Posole (or pozole as it’s more authentically called) has a history that may be a little bit too interesting for a food blog. I won’t go into what I know of the details, but this dish is originally from ancient Mexico, during a time when people practiced ritual human sacrifice. After the Spanish came along and abolished some of the more, um, outdated forms of religious communion, posole remained popular as a celebratory meal (albeit with pork as the main ingredient). Today, posole is part of traditional Mexican Christmas celebrations, and it’s still a popular menu item at many southwestern restaurants.
I made this modern version of posole for a teacher-appreciation lunch at my kids’ school, then again to serve on Halloween (to celebrate that it was almost over; don’t get me wrong, I love Halloween, but it’s getting to be a bit much these days, isn’t it?), and I just made some more because it’s cold outside. This soup is easy to make from simple, everyday ingredients — well, except for hominy, which I guess isn’t really an everyday ingredient. (Dried, canned, and frozen hominy are all readily available in grocery stores here in Colorado. If you can’t find any, you can buy canned hominy online.) While it would be very cool and commendable to go the dry-hominy route, my mom recommends the frozen kind and says it’s just as good. And she’s made a lot of posole. I used canned because that’s what I had, and it was delicious; just make sure to rinse it really well.
I just love the chewy-corn taste and texture of the hominy; it really adds a different dimension to what is basically chicken soup. This posole is lighter and healthier than traditional pork versions, yet it’s still filling and substantial — especially considering it contains no noodles, potatoes, or rice. I used mild green chiles to keep it kid friendly, but feel free to add some heat (we served it with our favorite Mexican habanero hot sauce.) This is a great way to use that package of boneless, skinless chicken breasts you bought and stuck in the freezer before realizing that boneless, skinless chicken breasts are pretty blah.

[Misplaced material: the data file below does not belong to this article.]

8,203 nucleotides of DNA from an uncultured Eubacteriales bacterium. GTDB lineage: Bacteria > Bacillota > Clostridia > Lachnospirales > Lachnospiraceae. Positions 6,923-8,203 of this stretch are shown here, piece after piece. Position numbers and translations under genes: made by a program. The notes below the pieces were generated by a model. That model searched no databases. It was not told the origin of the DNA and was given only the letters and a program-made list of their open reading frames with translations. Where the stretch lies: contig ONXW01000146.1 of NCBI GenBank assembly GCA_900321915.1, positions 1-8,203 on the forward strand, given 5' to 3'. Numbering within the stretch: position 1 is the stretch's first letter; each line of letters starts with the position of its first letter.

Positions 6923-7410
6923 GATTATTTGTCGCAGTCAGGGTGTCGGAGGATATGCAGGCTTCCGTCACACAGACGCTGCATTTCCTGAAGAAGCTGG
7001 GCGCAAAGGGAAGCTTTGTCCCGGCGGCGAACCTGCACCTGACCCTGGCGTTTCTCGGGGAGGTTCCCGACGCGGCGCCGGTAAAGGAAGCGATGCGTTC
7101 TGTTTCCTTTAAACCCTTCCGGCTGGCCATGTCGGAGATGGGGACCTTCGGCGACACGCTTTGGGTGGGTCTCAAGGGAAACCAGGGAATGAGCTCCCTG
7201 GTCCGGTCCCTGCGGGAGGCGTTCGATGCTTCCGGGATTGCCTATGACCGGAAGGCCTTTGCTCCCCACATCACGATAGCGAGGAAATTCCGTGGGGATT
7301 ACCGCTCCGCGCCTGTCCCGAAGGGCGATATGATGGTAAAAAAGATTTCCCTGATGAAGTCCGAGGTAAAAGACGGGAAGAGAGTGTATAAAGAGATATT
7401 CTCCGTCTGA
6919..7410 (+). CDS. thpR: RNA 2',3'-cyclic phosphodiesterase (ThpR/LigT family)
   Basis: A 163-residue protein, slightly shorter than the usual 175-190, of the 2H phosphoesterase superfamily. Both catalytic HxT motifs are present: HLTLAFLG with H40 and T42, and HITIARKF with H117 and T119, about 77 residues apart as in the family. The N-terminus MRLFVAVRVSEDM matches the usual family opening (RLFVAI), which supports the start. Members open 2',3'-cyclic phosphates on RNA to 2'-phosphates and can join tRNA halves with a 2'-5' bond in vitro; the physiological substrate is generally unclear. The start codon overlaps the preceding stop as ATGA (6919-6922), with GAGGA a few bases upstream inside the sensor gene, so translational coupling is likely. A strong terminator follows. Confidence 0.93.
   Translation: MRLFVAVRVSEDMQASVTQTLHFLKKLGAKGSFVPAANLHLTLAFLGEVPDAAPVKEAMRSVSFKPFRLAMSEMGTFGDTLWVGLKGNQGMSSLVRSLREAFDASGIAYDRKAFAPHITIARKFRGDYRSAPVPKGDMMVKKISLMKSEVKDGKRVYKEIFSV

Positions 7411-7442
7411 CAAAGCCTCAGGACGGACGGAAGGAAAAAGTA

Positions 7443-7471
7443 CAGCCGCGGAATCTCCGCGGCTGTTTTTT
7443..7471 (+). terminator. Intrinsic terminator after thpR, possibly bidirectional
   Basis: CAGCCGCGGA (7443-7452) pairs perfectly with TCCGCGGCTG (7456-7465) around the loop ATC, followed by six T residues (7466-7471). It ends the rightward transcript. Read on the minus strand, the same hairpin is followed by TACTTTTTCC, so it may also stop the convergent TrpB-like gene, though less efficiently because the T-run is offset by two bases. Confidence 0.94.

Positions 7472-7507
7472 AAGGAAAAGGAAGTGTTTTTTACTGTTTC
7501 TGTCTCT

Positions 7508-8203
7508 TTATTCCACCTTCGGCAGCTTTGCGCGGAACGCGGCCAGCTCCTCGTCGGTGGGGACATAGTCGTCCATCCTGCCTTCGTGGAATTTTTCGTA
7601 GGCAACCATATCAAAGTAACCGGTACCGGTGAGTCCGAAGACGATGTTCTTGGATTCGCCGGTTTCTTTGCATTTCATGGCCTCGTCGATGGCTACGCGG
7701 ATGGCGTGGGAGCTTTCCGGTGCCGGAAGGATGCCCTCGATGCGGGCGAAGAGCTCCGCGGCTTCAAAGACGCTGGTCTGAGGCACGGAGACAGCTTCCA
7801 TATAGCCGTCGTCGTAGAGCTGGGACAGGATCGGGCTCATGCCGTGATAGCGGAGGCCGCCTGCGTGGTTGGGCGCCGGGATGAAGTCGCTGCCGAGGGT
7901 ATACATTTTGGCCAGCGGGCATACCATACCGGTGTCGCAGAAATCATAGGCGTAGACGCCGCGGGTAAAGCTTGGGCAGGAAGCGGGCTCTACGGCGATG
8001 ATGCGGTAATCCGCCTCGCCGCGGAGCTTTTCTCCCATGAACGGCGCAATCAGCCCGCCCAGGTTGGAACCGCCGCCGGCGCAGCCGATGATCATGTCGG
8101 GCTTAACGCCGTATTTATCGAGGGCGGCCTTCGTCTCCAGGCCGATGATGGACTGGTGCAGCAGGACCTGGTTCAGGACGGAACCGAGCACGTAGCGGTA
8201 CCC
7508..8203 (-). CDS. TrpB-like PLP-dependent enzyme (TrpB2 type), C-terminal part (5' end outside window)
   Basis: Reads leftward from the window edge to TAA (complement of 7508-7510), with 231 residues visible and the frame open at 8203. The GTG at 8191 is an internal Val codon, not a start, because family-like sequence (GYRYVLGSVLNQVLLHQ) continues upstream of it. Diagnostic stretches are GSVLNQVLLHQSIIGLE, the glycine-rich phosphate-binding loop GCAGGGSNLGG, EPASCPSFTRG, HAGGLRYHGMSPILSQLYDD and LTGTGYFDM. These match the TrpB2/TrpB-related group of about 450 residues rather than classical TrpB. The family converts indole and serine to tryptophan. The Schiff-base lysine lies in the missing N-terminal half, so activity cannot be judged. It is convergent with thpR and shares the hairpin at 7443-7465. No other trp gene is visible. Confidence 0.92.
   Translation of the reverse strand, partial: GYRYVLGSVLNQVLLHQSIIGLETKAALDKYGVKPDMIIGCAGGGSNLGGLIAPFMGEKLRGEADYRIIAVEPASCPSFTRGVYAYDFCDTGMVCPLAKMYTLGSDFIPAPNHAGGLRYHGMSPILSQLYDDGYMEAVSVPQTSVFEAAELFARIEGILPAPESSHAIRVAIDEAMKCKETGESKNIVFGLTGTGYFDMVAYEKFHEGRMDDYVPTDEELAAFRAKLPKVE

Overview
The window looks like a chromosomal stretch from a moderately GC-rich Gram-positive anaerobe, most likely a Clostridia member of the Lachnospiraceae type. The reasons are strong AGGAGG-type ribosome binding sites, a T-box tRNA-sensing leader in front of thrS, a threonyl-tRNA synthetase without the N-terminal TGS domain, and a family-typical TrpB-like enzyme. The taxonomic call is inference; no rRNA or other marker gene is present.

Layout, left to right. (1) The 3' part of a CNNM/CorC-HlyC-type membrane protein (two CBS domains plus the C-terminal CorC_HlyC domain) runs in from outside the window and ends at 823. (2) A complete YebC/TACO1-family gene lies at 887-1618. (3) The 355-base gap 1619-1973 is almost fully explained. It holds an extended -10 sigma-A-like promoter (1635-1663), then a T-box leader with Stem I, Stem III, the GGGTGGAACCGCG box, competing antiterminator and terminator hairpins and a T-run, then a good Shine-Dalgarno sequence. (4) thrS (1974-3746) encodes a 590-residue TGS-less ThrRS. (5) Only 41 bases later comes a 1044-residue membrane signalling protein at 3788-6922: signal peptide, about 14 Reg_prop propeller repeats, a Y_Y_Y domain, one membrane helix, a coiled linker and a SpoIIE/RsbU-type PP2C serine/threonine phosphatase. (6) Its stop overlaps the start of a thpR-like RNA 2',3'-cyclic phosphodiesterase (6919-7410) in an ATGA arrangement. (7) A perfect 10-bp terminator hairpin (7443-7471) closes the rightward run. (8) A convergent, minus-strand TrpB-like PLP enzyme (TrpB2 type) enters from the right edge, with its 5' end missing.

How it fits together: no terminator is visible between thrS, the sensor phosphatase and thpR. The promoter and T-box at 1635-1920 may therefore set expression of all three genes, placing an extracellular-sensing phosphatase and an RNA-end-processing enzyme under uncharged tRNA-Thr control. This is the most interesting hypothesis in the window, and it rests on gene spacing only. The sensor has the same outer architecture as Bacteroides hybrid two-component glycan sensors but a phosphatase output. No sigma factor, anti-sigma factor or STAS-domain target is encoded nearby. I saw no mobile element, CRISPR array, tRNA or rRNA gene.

One piece of advice based on what I learned by accident when I made this for the teachers’ lunch: While this is tasty right after you make it, if you let it sit overnight, the corn flavor really develops and makes the whole thing taste extra incredible — with no extra effort on your part. Except waiting a bit I guess.
4 boneless, skinless chicken breasts
4 tbs. olive oil
1 onion, chopped
3 cloves garlic, minced
2 quarts chicken broth
4 cups water
1 tsp. dried oregano
1 tsp. cumin
2-4 tbs. chili powder
1 cup diced roasted green chiles (such as Hatch, fresh or canned)
4 cups white hominy, rinsed and drained
Salt & pepper
Corn chips (optional)
Heat about 2 tsp. oil in a deep skillet or Dutch oven over medium-high heat. Add chicken breasts, cook about 20 minutes. The chicken should be browned and well cooked (juices should run clear, not pink, when pricked with a fork). Remove from skillet. When cooled, cut chicken into roughly bite-sized pieces. In the same pan, heat remaining 2 tbs. oil over medium-high heat. Cook onion and garlic until transparent, about 5 minutes. Add cooked chicken then broth, water, spices, chili powder, green chiles, and a pinch or two of salt. Reduce heat to low, cover, and cook about 1 hour. Stir in the hominy and cook about 20 minutes more. If possible, let sit in the fridge overnight, and something magical will happen to it. If, when you reheat it, the soup seems like it needs thickening, add a handful or two of crushed tortilla chips (I dumped in the crumbs from the bottom of a bag).